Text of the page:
There are so many reasons to visit Ubud, Bali’s spiritual heartland, from the incredible landscapes to the temples steeped in history. And if you do decide to plan a trip, then Viceroy Bali is the perfect luxury basecamp from which to discover it all
The island of Ubud first came to the world’s attention in the wake of Charlie Chaplin’s visit to the island in 1932. Then, more recently in 2006, it became a go-to destination for those who read Elizabeth Gilbert bestseller Eat Pray Love (subsequently made into a film of the same name in 2010).
Today, it’s a magnet for curious digital nomads, artists and Zen seekers backed by vivid green hills, temples and lush rainforests. Add in a growing number of high-concept restaurants and sublime hotels and the choice of where to stay on the island might prove tricky. Here are five reasons why Viceroy Bali is the only Balinese bolthole worthy of your attention.
1. Visit the Monkey Forest Sanctuary
A tourist hub that lives up to the hype. It might look like an open-air zoo at first glance, but Ubud Monkey Forest is actually a holy site and home to more than 1,000 long-tailed Balinese macaques. Take advantage of Viceroy Bali’s central location and after just a 13-minute drive, you’ll be completely immersed in the forest’s voluptuous foliage and surrounded by these magnificent monkeys in their natural habitat. The primates are considered sacred by Balinese Hindus who come to pray in the three ancient temples here. But the primates are still cheeky and very curious, so be sure to keep bags and food close. Later, retreat to the hotel’s peaceful gardens and infinity edge pool for some calm.
2. Gunung Kawi Temple
You’ll find this 11th-century puzzle of courtyards and cliff-carved shrines along the Pakerisan River, half an hour north of central Ubud and close to Viceroy Bali. Gunung Kawi is a magnificent collection of temples that were first built into a sandstone wall after Hindus migrated from Java to Bali hundreds of years ago. Getting down to this ancient jungle-enshrouded site takes a little leg power (there are some 300 steps), but it’s worth it to learn about the history of Bali and feels delightfully off the tourist path, so you won’t meet many crowds. Hire a guide and visit in the early morning before the sun’s rays become a bit too much.
3. Try wellness experiences in Ubud
Unwind and relax in the Akoya Spa at Viceroy Bali — positioned in one of Bali’s most tranquil settings, it’s perched magnificently atop a gorgeous valley with spectacular views overlooking the Petanu River Gorge. The Ubud Wellness Retreat Package is the perfect wellness experience with daily spa treatments, yoga and Pilates, plus regular visits from a local shaman. Therapists here perform a range of blissful scrubs, wraps and massages using a variety of techniques from across Asia and Europe. IV drips are on offer via the spa’s partnership with Fusion Wellness. This highland region is the centre of healing on Ubud and Akoya is at its heart.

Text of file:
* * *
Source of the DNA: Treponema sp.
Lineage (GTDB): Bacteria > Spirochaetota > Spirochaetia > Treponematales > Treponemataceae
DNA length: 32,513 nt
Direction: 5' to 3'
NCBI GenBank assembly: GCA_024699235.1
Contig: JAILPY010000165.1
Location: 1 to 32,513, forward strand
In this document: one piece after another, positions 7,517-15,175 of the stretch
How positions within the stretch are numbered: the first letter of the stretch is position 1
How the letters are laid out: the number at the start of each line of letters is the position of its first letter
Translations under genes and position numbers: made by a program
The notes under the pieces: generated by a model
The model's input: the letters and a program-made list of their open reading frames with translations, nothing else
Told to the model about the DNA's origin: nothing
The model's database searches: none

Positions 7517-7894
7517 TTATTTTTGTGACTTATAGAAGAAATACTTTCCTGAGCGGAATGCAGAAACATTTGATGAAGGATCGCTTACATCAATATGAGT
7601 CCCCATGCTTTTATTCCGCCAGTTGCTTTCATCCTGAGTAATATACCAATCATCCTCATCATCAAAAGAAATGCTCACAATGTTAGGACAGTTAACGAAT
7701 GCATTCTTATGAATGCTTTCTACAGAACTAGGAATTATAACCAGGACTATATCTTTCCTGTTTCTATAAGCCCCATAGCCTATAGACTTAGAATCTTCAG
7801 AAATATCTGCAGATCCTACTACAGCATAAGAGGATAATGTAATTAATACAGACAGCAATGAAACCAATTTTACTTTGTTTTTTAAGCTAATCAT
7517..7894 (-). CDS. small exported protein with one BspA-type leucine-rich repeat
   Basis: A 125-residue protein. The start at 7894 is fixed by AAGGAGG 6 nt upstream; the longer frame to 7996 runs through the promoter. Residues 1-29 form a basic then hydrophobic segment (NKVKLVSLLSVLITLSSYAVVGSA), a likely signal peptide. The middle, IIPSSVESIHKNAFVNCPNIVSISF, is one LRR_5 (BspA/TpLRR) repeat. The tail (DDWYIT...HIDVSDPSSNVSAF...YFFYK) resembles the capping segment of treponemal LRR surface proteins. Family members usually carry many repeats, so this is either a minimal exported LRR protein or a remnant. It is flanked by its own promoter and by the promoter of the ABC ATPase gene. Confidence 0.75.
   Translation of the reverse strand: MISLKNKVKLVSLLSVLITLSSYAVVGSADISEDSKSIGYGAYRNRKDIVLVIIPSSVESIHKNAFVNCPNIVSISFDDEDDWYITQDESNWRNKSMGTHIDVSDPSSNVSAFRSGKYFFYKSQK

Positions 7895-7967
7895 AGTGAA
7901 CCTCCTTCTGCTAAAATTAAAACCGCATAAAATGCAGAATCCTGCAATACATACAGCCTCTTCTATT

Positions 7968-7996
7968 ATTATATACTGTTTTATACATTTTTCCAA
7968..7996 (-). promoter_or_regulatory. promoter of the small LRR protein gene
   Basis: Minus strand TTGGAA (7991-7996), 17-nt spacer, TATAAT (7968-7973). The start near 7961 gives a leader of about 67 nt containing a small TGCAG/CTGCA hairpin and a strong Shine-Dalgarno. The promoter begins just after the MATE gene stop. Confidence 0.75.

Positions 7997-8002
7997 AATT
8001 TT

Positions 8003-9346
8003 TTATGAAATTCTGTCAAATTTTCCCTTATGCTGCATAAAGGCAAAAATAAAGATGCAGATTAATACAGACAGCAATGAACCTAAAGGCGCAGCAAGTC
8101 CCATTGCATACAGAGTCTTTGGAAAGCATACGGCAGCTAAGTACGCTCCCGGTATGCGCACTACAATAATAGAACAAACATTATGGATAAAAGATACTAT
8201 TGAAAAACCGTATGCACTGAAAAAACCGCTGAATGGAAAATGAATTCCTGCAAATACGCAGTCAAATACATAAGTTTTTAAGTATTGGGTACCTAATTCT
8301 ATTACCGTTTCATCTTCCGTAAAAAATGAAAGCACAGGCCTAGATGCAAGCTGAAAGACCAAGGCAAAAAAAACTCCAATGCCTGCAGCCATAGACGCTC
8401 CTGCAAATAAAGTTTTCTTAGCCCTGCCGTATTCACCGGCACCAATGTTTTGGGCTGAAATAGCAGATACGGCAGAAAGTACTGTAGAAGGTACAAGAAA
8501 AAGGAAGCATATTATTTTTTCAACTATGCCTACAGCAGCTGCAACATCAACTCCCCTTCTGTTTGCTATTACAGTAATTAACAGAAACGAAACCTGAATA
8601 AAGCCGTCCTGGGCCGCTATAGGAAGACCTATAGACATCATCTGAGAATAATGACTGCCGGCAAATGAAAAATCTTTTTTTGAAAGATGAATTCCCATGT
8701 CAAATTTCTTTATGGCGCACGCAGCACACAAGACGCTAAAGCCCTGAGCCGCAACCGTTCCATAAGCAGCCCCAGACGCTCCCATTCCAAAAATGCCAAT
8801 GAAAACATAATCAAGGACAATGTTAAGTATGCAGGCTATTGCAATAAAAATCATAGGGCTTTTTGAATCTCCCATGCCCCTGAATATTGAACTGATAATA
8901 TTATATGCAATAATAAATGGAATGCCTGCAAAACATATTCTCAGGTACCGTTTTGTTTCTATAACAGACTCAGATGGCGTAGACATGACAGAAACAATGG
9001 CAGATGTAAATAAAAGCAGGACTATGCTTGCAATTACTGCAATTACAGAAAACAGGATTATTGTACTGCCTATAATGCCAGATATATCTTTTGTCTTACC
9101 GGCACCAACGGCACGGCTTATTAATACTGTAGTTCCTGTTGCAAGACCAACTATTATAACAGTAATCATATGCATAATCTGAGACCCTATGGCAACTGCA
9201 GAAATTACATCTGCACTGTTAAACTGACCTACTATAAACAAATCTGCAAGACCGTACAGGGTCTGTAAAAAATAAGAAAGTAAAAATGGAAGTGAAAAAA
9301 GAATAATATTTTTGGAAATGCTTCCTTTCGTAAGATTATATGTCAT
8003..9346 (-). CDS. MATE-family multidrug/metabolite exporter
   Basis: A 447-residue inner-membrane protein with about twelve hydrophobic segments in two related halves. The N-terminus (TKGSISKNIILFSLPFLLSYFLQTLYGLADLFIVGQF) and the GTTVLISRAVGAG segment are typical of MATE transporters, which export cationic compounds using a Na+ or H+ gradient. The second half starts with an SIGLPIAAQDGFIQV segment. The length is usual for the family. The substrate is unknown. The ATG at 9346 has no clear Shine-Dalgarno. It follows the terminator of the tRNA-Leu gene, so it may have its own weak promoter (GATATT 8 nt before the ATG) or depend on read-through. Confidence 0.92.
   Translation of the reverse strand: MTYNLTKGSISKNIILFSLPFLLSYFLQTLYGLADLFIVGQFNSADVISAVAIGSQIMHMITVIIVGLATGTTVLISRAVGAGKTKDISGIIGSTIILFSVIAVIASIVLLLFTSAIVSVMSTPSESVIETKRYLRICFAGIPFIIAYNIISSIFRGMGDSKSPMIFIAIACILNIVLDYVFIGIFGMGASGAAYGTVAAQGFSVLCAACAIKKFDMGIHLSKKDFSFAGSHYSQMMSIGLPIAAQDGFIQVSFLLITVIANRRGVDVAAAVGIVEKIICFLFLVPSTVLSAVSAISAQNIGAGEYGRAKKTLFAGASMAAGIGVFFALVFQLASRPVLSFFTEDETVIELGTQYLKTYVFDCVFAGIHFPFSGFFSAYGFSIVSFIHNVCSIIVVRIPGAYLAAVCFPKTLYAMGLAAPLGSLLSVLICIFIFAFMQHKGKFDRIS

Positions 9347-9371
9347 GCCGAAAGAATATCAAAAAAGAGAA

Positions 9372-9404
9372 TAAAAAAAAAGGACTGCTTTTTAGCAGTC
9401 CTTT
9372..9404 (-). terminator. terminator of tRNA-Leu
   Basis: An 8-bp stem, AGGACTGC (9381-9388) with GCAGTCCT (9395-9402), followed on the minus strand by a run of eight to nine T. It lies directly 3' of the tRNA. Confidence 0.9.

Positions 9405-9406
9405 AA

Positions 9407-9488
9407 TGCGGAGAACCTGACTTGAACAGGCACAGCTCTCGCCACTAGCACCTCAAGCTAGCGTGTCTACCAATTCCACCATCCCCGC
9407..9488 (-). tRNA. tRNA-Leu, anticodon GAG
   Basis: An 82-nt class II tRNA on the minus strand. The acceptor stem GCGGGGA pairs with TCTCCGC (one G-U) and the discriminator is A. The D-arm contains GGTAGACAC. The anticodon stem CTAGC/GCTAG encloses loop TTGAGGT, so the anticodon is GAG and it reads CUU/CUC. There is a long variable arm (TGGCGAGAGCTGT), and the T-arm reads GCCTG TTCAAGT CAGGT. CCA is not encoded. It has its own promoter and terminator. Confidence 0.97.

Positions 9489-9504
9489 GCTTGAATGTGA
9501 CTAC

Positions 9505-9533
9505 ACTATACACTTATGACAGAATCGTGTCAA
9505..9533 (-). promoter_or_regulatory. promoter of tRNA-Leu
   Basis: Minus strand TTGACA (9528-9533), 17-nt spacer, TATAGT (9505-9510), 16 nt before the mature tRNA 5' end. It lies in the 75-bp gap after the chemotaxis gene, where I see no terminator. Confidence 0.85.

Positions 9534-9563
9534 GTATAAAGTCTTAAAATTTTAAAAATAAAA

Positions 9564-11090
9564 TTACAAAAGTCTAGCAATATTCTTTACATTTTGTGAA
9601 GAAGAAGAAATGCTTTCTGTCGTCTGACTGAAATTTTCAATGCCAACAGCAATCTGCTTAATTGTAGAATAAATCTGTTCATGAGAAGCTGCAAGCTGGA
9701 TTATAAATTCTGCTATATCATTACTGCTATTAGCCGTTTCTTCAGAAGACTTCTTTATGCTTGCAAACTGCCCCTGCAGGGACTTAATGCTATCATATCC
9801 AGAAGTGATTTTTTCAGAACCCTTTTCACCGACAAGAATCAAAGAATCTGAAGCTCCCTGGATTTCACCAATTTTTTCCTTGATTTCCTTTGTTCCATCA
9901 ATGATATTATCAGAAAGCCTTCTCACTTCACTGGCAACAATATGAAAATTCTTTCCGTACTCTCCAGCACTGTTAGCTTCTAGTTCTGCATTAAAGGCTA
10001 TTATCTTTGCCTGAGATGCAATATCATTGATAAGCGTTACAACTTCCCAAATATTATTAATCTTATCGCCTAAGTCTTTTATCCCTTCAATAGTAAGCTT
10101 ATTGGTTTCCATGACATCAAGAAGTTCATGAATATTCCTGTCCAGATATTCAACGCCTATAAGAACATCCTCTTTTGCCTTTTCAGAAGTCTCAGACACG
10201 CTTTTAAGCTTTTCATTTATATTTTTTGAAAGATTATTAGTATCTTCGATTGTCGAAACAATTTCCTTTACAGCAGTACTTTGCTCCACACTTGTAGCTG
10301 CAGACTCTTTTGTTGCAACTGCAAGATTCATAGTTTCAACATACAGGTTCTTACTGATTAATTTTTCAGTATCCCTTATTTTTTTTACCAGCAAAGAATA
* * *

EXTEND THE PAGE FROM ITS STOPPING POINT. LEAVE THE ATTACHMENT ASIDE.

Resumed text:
4. Sip Chaplin-inspired cocktails
Time travel back to the 1930s, an era of frivolity and glamour that’s brilliantly captured at Apéritif Bar — a smoky, classic speakeasy-style Ubud bolthole at Viceroy Bali. In the hands of award-winning mixologist Panji Wisrawan, you’ll be swept away by the vibrant energy and enticing aroma of the Cocktail Anthology — a curated menu of expertly crafted cocktails that pay homage to the legion of legendary foreign artists and academics who visited Bali back in the thirties.
Concoctions such as The Artist (named after Rudolf Bonnet), The Tramp (Charlie Chaplin) and The Dancer (Beryl de Zoete) will all set the tone for an evening of history, culture and unforgettable flavours. Go one step further and experience Apéritif Bar’s exclusive cocktail masterclass: learn trade secrets, explore the garden for ingredients and make delicious mixes paired with canapes.
5. Sample the local cuisine
A memorable highlight of any visit to Ubud is the varied Balinese cuisine. Why not make it extra special at Viceroy Bali’s newest and award-winning Apéritif Restaurant that overlooks verdant jungle and local paddy fields. Belgian chef Nic Vanderbeeken has put together a selection of fine-dining degustation menus that explore this Indonesian archipelago through ingredients ranging from caviar and lobster to ginger flower and hibiscus.
Meanwhile, CasCades restaurant offers traditional Balinese dishes such as pepes ikan (marinated mackerel and wrapped in banana leaves) and sate lilit be pasih (minced fish on lemongrass sticks) on its decadent Royal Rijsttafel tasting menu.
As well as the opportunity to enjoy meals from both these world-class restaurants, there are also cookery classes — which include an early morning trip to nearby local markets — as well as the chance to visit to a coffee plantation and vegetable farms in the mountains. In all, there are mouth-watering and authentic experiences at every turn. viceroybali.com